The Bible teaches that marriage is a union between one man and one woman, and when marry they commit themselves to spending their lives together in a new relationship. 

It is a partnership of love, made richer and deeper through sexual union. Like many people, Christians regard it as the best context for nurturing children, and as the best (many Christians would say the only) setting for sex.

In any marriage ceremony the bride and groom must confirm that they want to marry each other, and after the opportunity has been given publicly for anyone present to object to the marriage, if there is a legitimate, legal reason, the couple join hands and make their vows to each other. They exchange rings, which are worn as a reminder of the vows they have made, the duration of their married life. 

If the marriage begins with a wedding service in Church, the minister conducting the service, will remind all present that marriage forms part of a pattern of life established by God. The first marriage that the Bible tells of, is between Adam and his wife, Eve. God declared, ‘It is not good for the man to be alone. I will make a helper suitable for him.’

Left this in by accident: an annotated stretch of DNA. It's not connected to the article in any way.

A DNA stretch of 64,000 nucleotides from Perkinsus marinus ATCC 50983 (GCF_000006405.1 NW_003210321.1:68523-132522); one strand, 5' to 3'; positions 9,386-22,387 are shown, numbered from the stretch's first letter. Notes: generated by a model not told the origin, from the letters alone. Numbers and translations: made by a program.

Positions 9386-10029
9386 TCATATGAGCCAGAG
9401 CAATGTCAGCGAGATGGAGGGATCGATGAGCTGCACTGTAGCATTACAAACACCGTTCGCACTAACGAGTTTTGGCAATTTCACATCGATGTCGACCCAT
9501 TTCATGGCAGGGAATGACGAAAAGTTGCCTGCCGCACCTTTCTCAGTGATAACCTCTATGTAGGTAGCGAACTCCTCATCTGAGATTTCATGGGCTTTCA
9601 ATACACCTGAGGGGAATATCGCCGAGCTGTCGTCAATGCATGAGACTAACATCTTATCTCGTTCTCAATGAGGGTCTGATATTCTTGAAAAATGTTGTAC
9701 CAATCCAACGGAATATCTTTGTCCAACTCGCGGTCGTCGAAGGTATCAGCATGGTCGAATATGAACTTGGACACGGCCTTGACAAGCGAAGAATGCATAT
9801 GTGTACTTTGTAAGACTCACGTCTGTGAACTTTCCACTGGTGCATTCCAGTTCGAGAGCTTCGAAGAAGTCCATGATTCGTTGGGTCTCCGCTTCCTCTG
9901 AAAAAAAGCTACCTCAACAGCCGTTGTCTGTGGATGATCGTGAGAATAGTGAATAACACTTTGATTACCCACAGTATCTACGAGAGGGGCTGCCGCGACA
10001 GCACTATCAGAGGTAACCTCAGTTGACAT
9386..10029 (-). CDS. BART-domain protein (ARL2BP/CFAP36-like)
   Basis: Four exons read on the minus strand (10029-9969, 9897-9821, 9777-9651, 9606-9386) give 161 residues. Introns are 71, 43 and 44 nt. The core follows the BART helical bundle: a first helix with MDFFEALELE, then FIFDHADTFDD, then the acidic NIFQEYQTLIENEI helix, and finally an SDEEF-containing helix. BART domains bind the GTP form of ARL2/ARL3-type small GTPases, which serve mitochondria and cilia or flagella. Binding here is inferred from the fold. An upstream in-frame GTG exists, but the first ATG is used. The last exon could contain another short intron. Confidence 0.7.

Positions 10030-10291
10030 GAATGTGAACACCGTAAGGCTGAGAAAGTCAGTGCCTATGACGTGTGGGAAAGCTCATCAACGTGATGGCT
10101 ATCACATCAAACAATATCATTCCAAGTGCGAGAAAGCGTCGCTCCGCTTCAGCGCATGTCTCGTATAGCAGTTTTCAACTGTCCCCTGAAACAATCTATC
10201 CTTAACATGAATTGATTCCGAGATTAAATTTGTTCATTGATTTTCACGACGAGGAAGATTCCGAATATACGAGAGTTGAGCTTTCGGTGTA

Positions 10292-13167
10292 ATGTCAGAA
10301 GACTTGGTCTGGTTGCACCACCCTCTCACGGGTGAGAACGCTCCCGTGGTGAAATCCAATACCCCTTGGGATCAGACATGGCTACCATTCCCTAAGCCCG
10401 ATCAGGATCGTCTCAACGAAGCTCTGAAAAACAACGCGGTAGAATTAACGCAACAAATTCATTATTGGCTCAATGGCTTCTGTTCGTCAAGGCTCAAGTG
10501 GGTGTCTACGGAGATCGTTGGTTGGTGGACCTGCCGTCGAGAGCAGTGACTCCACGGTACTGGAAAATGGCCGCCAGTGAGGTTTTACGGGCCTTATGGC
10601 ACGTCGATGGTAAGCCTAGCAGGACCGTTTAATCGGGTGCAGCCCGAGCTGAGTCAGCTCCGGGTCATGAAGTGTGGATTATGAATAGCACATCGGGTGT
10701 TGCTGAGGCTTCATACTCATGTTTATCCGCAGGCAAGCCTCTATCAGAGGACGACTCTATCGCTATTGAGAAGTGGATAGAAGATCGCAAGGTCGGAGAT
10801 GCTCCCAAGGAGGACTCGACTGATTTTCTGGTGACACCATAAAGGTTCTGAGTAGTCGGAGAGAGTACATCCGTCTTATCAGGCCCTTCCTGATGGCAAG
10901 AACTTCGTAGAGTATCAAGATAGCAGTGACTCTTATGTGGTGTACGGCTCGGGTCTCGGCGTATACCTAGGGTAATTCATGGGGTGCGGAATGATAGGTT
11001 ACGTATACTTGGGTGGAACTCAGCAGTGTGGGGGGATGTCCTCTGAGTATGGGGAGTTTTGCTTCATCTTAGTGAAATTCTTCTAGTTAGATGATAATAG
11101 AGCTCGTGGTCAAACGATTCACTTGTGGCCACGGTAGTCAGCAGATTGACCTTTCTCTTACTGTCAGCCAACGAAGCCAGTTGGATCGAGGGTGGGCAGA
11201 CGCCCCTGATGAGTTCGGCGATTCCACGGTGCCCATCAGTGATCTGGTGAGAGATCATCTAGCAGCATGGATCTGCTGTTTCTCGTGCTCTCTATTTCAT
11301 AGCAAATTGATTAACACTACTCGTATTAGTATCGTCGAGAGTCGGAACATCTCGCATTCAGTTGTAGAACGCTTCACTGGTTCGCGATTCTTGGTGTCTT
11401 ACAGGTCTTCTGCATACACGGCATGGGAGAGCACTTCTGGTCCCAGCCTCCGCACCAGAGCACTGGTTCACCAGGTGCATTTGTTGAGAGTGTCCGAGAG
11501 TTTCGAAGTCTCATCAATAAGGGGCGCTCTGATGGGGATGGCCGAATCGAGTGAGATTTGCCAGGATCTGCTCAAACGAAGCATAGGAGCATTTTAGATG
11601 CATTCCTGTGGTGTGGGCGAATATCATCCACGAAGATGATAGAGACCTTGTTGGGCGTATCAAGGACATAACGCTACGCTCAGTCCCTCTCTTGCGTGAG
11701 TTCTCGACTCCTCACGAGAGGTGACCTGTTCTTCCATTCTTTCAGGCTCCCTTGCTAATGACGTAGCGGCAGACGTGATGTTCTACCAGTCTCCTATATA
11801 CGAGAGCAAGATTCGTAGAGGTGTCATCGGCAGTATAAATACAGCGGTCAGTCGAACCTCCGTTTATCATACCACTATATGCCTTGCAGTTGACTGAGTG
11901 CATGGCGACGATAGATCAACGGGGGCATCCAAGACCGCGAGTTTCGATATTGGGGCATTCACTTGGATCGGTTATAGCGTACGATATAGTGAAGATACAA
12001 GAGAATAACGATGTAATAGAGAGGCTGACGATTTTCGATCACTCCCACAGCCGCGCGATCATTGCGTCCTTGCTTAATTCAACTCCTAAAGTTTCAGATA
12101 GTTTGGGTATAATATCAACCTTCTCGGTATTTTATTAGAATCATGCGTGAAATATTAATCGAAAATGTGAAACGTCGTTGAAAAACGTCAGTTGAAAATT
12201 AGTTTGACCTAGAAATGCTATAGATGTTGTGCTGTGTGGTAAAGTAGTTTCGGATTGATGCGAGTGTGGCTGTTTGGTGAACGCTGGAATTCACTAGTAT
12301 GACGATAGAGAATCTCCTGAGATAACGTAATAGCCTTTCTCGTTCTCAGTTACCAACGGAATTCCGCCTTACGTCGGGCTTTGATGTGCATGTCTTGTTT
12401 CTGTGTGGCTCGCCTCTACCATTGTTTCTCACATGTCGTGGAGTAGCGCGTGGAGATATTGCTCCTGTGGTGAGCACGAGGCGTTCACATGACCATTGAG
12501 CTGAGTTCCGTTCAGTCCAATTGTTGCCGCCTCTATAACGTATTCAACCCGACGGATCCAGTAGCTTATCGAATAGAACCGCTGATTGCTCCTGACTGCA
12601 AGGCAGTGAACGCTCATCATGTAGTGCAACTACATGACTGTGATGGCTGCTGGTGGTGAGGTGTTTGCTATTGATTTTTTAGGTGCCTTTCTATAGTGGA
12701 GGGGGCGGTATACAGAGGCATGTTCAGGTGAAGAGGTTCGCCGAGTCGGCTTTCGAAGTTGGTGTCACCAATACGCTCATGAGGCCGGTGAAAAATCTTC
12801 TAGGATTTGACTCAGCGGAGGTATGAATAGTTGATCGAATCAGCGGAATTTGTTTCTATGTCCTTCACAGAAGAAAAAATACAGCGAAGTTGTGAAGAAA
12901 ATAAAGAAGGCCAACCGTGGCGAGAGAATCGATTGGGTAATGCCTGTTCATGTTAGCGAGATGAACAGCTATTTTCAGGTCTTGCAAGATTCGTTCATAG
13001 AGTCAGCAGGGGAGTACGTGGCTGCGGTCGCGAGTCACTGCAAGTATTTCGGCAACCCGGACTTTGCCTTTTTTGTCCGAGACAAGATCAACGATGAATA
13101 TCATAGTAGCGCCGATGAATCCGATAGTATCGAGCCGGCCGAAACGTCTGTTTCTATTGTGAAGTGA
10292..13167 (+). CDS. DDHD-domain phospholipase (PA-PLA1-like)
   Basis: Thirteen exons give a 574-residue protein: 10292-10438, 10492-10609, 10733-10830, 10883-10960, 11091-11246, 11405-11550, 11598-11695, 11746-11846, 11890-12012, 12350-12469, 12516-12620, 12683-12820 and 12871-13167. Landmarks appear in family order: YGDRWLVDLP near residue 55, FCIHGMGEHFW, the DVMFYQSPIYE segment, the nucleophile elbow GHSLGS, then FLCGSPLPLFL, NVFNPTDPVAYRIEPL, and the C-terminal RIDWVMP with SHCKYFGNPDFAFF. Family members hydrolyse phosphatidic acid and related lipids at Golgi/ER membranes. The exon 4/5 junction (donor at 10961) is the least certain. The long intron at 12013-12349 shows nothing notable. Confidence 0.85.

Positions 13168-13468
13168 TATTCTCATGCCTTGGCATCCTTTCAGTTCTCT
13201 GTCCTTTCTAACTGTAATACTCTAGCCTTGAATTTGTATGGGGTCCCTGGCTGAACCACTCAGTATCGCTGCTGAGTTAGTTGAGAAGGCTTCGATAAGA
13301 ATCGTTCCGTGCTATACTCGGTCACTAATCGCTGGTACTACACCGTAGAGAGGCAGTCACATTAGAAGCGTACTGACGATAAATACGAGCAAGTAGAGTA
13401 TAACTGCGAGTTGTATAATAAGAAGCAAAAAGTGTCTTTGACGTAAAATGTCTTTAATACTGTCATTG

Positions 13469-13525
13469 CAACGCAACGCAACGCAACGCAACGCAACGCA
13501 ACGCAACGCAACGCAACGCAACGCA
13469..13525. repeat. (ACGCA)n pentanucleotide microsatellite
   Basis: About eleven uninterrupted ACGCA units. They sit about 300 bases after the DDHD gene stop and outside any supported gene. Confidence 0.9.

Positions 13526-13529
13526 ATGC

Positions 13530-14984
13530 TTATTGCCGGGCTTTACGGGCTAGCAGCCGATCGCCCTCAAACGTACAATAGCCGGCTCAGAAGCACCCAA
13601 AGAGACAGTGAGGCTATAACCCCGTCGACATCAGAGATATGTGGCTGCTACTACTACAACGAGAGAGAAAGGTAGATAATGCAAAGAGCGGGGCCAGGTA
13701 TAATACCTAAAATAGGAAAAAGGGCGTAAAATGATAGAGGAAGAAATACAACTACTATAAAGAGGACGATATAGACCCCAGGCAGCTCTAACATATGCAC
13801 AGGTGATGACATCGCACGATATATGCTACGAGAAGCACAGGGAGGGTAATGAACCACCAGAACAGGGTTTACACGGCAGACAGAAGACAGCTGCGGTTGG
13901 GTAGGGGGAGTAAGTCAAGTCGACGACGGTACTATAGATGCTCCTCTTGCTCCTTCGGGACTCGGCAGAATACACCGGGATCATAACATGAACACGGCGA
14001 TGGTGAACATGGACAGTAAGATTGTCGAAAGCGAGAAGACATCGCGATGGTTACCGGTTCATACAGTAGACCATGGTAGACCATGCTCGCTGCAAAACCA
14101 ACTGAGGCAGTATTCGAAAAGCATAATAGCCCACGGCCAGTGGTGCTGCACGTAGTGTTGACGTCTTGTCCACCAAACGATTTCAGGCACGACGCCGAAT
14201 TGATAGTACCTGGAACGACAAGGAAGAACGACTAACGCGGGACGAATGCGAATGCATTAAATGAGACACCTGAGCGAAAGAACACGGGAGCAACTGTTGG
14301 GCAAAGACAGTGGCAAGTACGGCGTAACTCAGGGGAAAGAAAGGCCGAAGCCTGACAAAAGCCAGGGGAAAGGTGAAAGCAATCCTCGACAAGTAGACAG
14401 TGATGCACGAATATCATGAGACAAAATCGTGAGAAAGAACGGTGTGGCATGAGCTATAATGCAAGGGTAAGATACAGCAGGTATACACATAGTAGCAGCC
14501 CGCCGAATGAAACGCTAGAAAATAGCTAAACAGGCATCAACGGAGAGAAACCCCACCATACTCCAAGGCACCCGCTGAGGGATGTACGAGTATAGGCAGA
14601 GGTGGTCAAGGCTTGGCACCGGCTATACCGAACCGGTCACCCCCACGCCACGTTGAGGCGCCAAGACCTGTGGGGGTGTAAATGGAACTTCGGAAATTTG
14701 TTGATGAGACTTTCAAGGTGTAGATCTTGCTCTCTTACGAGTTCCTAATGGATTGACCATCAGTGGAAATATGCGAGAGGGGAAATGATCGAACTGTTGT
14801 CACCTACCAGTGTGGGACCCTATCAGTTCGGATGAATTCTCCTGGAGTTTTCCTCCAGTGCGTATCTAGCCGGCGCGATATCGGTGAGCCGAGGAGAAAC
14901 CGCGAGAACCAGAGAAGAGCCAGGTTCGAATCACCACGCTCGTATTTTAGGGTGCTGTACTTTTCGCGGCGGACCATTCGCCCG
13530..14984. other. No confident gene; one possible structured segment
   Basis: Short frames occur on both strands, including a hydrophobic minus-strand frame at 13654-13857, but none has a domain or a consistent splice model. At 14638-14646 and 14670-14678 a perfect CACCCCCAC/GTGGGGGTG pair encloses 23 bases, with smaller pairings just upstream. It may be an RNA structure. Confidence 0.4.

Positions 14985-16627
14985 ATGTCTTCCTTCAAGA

In a church service there are readings from the Bible which explain the nature and significance of marriage.  The couple make promises to stay together ‘for better, for worse; for richer, for poorer; in sickness and in health; to love and to cherish until death us do part’.  It is a commitment for life, and not just for the times which are easy. Prayers are said for the couple, which recognise both the joys and difficulties ahead, and ask God’s blessing on them in their new life together.